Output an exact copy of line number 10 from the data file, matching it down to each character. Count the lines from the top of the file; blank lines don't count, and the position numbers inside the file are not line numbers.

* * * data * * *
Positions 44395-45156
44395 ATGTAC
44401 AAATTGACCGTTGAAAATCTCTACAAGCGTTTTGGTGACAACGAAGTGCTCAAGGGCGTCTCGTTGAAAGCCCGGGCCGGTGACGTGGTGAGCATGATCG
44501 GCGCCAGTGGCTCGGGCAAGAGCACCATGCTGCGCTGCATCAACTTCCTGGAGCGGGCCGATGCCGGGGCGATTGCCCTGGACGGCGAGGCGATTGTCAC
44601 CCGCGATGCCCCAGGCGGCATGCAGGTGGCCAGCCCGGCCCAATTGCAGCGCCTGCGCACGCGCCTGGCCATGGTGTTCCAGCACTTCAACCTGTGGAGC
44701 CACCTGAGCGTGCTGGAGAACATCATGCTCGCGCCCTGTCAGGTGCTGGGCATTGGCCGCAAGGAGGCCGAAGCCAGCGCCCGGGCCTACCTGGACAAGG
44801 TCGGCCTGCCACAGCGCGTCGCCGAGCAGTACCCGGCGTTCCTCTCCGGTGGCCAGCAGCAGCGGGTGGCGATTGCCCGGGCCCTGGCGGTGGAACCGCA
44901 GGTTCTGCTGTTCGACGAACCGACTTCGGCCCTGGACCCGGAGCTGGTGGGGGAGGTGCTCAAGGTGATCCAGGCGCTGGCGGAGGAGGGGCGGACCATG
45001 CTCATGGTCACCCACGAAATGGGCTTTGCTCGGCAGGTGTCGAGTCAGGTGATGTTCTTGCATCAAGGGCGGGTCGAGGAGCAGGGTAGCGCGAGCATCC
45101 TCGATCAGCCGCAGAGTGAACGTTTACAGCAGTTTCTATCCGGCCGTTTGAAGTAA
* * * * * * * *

45101 TCGATCAGCCGCAGAGTGAACGTTTACAGCAGTTTCTATCCGGCCGTTTGAAGTAA